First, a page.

Neighbors and relatives of the 28-year-old woman killed Saturday by a Fort Worth police officer demanded an outside investigation Monday.
Atatiana Jefferson was inside her home on Allen Avenue when she was shot through a window by an officer responding to a welfare check call from a neighbor.
"She was a smart, ambitious, kind person with a nurturing spirit," said Ashley Carr, the victim's sister.
Her relatives said Jefferson was watching her 8-year-old nephew at the house. Her sister Amber Carr said it was the nephew who told his mother what happened afterward.
"The first thing he told me was he was sad. And I asked why he was sad. And he told me because the police had killed, had shot his aunt," she said.
Acting Fort Worth police Chief Ed Kraus said 34-year-old officer Aaron Dean resigned Monday before he could be fired. Dean was charged with murder Monday night.
"They need to bring in an outside agency. They need to make sure this officer is treated like any other criminal suspect in our criminal justice system," said Adarius Carr, the victim's brother.
The family's lawyer, Lee Merritt, said the Fort Worth Police Department's handling of the case so far gives the family reason for concern.
"Why this man is not in handcuffs right now is a source of continued agitation for this family," Merritt said.
The officer's body camera video that was released by police Saturday was edited to stop immediately after the shooting. But images of a gun that was found in the house were added.
"They've already begun to lay out their defense. They obviously have a dog in the fight or they wouldn't have released the picture of the firearm to the public. So they're trying to make a case," Merritt said. "I would love to hear the rest of the conversation from the other officers because this was completely uncalled for and there probably was at least one officer there with some common sense to chastise this rookie."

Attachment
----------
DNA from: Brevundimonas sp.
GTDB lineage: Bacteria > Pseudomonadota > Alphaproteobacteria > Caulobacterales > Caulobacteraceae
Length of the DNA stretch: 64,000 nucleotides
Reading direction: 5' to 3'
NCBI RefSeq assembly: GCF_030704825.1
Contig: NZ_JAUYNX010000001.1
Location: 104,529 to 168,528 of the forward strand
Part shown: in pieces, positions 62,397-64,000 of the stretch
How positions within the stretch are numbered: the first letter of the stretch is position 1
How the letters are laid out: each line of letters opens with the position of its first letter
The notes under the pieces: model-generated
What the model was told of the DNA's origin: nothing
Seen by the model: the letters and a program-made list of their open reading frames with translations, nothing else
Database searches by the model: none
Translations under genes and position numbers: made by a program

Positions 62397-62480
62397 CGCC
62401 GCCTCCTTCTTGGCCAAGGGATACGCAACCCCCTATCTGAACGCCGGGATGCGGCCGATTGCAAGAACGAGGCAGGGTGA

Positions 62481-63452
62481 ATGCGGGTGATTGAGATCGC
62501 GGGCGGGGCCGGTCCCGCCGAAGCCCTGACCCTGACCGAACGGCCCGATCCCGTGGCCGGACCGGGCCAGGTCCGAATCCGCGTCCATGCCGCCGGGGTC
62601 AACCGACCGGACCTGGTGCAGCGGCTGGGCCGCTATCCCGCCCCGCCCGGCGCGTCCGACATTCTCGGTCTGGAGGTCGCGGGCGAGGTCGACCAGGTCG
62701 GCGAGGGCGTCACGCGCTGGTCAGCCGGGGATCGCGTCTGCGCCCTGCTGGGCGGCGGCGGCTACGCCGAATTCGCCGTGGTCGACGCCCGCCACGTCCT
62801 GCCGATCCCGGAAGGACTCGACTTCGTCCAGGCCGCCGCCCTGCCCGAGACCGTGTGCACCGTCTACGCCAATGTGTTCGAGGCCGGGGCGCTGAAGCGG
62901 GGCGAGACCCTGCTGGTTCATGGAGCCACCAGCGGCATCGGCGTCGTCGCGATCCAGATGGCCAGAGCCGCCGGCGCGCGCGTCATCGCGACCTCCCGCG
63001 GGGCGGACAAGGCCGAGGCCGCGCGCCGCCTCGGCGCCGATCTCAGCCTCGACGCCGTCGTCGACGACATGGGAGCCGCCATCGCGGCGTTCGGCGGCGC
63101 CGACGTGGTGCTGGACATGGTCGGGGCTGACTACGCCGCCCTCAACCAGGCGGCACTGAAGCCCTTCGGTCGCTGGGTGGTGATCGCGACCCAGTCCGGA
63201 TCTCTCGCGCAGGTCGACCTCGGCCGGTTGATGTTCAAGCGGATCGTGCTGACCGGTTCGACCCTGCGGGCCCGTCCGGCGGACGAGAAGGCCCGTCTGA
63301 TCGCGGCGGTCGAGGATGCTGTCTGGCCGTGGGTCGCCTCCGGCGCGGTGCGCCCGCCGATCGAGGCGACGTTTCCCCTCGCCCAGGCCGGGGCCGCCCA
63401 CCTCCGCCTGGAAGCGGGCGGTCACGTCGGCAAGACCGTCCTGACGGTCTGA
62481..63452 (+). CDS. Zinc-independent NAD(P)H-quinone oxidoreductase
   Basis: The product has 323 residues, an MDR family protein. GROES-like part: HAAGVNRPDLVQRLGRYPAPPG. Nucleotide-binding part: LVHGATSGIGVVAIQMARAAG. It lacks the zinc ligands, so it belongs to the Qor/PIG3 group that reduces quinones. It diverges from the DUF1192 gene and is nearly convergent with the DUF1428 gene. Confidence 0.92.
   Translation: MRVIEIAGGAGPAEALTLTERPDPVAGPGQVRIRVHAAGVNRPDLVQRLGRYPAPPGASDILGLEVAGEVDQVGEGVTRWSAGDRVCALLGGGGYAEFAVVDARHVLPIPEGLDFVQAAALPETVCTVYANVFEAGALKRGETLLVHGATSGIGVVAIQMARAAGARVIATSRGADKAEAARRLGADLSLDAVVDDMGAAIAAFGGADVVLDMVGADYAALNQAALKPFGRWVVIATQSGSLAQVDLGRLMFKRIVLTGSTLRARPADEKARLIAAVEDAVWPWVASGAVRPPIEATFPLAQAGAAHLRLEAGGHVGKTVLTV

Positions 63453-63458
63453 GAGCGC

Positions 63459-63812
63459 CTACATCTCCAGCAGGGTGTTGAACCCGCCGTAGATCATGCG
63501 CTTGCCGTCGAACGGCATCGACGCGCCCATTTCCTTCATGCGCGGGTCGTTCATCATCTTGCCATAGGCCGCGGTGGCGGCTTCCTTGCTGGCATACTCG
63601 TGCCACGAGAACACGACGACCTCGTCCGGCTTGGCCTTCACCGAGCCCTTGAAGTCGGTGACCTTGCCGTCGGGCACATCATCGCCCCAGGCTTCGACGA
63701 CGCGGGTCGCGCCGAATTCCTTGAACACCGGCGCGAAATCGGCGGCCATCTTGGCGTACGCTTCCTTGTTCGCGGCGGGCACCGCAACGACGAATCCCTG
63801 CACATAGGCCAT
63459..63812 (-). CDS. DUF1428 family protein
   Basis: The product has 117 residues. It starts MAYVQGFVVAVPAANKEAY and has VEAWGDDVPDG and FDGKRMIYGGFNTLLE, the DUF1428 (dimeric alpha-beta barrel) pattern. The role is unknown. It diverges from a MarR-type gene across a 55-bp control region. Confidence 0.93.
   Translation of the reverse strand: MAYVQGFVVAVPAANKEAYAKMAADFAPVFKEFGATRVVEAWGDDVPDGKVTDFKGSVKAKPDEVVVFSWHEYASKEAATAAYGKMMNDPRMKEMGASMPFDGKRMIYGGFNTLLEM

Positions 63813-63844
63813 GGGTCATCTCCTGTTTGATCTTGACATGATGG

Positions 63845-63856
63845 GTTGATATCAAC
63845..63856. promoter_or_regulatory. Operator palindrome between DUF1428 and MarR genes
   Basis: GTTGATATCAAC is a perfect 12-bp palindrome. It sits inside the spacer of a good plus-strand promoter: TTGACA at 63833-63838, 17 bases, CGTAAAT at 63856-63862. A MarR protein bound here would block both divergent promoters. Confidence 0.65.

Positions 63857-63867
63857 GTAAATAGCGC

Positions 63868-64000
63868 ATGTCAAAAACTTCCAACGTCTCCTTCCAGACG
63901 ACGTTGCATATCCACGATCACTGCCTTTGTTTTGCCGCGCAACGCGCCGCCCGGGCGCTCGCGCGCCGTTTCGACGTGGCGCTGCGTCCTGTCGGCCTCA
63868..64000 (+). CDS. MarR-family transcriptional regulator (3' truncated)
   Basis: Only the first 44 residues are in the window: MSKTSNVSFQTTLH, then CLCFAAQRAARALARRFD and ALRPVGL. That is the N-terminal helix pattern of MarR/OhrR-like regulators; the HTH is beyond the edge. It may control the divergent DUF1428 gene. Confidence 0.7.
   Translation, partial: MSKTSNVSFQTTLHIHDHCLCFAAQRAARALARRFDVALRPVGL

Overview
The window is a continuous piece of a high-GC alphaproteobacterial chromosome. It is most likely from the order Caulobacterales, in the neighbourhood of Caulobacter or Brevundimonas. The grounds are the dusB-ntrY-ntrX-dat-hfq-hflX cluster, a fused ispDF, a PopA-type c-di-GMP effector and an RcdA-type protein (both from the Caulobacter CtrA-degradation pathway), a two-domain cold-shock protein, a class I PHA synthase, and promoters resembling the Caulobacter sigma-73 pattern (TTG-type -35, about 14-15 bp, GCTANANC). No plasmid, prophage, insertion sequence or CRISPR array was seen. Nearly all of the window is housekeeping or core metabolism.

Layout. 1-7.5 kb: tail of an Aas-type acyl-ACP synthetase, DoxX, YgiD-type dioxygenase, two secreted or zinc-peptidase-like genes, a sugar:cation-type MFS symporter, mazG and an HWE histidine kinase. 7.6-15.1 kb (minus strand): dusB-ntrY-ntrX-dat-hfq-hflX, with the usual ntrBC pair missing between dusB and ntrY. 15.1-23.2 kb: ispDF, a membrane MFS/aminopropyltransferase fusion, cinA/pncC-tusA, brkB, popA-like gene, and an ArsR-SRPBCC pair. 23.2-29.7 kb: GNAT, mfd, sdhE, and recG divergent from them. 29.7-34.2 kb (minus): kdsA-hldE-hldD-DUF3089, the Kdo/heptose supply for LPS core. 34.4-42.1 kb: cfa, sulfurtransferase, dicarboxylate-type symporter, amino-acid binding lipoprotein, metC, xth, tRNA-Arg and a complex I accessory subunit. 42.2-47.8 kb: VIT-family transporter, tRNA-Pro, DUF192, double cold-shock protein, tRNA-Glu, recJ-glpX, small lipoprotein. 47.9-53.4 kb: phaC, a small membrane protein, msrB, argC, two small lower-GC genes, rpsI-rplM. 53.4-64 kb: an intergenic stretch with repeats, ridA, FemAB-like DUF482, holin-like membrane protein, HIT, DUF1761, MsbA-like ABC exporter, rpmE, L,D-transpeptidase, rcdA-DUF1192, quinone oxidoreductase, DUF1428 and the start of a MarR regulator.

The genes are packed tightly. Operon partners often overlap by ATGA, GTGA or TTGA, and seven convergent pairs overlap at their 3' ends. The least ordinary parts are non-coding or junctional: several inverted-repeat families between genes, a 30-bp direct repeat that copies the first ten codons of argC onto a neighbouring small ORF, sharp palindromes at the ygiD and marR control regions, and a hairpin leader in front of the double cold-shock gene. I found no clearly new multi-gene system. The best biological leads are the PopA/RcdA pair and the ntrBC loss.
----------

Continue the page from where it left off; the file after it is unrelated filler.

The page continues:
Merritt said there have been 10 officer-involved shootings in Fort Worth in the last six months, seven of them fatal.
After other controversial Fort Worth police incidents, a task force recommended a review board and independent monitor. Kraus said the measures were still in the works, but have not yet been implemented.
"We're demanding justice," Fort Worth activist Cory Hughes said. "We're demanding that the mayor and city officials don't sweep this under the rug. We're not going to allow them to."
At a press conference Monday, Kraus said the case would be presented to the FBI to review if there were any civil rights violations. Fort Worth Mayor Betsy Price joined Kraus on Monday and urged the people of Fort Worth to wrap Jefferson's family with love and prayers.
Bob Ray Sanders, former co-chair of the Fort Worth Race & Culture Task Force, said the city had a long way to go. He said he still felt anger and hurt from the weekend shooting, but he felt the message was promising.
"Ed Kraus, the [interim] police chief, was our liaison with the police department when we were going through the process of a task force. He heard everything we heard. He heard all of our reactions to things we reacted to," Sanders said. "Today, I could tell he learned from that interaction with the task force we brought in. I'm feeling good right now, although I'm still hurt -- because there's an innocent woman who should still be among us."
However, other leaders in the community said what they heard was not enough. Echoing Jefferson's family, Pastor Kyev Tatum with the New Mount Rose Baptist Church said he thought the officer involved should be arrested.
"For him to simply give up and move on is unacceptable," Tatum said. "We preach love, but also serve a God of justice. And we're praying to our God that he would allow justice to roll down like waters and righteous like a mighty stream."
Tatum said there's a cultural disconnect between police and certain communities in Fort Worth.
"It's relational. Policing is relational. It's not about driving rough and kicking butt. It's about knowing your neighbor," he said.
Tatum said one particular photo welcoming new officers to the Fort Worth Police Department was bothersome. It appeared that no black officers were in the picture.
"And the police department is proud of this picture," he said. "So what does that say to those of us who are in this neighborhood?"